Sustainability Is Cornerstone Of Lawrence Berkley National Laboratory's Culture, Research

By Naomi Millán, Senior Editor  
OTHER PARTS OF THIS ARTICLEPt. 1: HEI's Bob Holesko, Other FMXcellence Winners Share How They Made A Big Impact On A Large PortfolioPt. 2: At BAE Systems, Sustainability Program Grew From Single Chiller ProjectPt. 3: New York City Department Of Education's SchoolStat Program Helps Show Value Of FMPt. 4: Georgia Tech's Culture Of Sustainability Helps Attract StudentsPt. 5: This PagePt. 6: TD Bank Spreads Sustainability Across Multi-National PortfolioPt. 7: Video: Communications Strategies for FM SuccessPt. 8: Video: How to Engage Occupants in Sustainability Strategies

For the FMXcellence honorees, as for all successful FM departments, the winning strategies are part of an ethos that permeates their organization. That is certainly the case at TD Bank and Lawrence Berkeley National Laboratory (LBNL). As a U.S. Department of Energy (DOE) Office of Science lab, a lot of the research at LBNL focuses on sustainability concerns. It is only natural that the lab's facilities division would likewise focus on sustainability.

The lab also has to answer to President Obama's sustainability measures and the DOE Secretary's departmental orders regarding green house gas reductions, energy savings, and water use reductions, including Executive Order 13423 and the Energy Independence and Security Act of 2007. "Sustainability has really started to become ingrained in our laboratory," says Ken Fletcher, LBNL deputy division director for facilities. "We have a lot of programs now that if they were cut out (due to budget cuts), they would cost us more money in energy costs."

The Berkeley, Calif. campus covers 203 acres with 107 buildings and serves a staff of about 4,000 and more than 1,200 guest researchers. With such a large portfolio, LBNL uses a facility condition assessment tool that evaluates both standard facility conditions and also sustainability conditions. This helps to evaluate the status of existing buildings and identify the most-effective means to meet mandated sustainability requirements. It also uses DOE's Green Building Assessment tool to make sure rehab dollars are optimized.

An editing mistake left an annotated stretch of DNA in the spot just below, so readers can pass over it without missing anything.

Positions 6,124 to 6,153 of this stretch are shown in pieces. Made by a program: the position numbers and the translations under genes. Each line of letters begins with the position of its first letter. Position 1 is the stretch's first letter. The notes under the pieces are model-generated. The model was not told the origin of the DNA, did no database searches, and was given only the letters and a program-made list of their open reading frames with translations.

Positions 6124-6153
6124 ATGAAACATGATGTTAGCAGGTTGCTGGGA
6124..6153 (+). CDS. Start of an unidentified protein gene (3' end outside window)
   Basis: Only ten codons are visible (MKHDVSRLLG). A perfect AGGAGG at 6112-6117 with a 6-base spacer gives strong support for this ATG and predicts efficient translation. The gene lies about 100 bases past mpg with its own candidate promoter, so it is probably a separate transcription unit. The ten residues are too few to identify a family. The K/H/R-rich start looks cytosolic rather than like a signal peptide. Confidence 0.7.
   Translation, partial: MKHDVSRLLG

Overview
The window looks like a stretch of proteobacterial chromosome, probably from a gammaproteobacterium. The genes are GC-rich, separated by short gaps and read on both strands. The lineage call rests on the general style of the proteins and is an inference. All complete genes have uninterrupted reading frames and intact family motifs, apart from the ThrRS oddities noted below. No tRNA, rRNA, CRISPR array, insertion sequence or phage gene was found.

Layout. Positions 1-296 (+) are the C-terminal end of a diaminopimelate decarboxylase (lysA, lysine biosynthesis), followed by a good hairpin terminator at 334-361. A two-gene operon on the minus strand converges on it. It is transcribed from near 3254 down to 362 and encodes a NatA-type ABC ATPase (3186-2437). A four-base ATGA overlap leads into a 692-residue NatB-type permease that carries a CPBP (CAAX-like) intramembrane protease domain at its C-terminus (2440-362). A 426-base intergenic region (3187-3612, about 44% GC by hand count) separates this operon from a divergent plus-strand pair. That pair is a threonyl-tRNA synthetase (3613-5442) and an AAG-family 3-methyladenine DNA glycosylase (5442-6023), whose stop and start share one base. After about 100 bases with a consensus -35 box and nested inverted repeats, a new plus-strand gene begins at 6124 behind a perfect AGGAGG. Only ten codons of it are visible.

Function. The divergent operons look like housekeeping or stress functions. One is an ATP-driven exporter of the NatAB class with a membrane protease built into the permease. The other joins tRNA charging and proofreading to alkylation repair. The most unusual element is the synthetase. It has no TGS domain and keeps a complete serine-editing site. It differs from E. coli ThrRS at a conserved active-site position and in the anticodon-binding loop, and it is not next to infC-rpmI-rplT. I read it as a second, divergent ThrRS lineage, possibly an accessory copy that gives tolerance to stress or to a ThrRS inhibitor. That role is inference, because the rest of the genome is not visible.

The Molecular Foundry, a 96,000- square-foot lab focused on nanotechnology research, achieved LEED Gold in 2007 and set the bar for future new construction and significant renovations at the lab, which now must earn at least a Gold certification. For example, the Advanced Light Source User Support Building met that standard in 2011.

Efforts to curb energy waste have yielded over $600,000 in utility rebates. Analysis of fleet vehicle usage drove a reduction of 36 percent, with a quarter of the remaining fleet being converted to electric vehicles and another half using Ethanol 85. In January 2011, a recycling system was put in place to use approximately 500,000 gallons of neutralized rinse water from an acid-etching process in one of Building 70A's labs to use in the building's cooling tower, water which otherwise would have been discharged into the sewer. Of the total campus' roof area, 44 percent have cool roofs, most covered in "Berkeley Grey" to cut down glare for uphill neighbors. So, from the cutting edge to the everyday, if it touches sustainability there's a pretty good chance you can find an example of it on the LBNL campus.

Tip: Learn From the Best

Lawrence Berkeley National Laboratory has in place an exhaustive list of sustainability strategies, which can be found at commons.lbl.gov/display/sustainlbl/Program+Documents. In addition they have developed master construction specifications to incorporate USGBC LEED criteria, and LBNL welcomes the public to access and use the specifications for their projects, says Fletcher. These can be found at commons.lbl.gov/display/fac/Master+Specifications

Contact FacilitiesNet Editorial Staff »

  posted on 8/5/2013   Article Use Policy

Related Topics: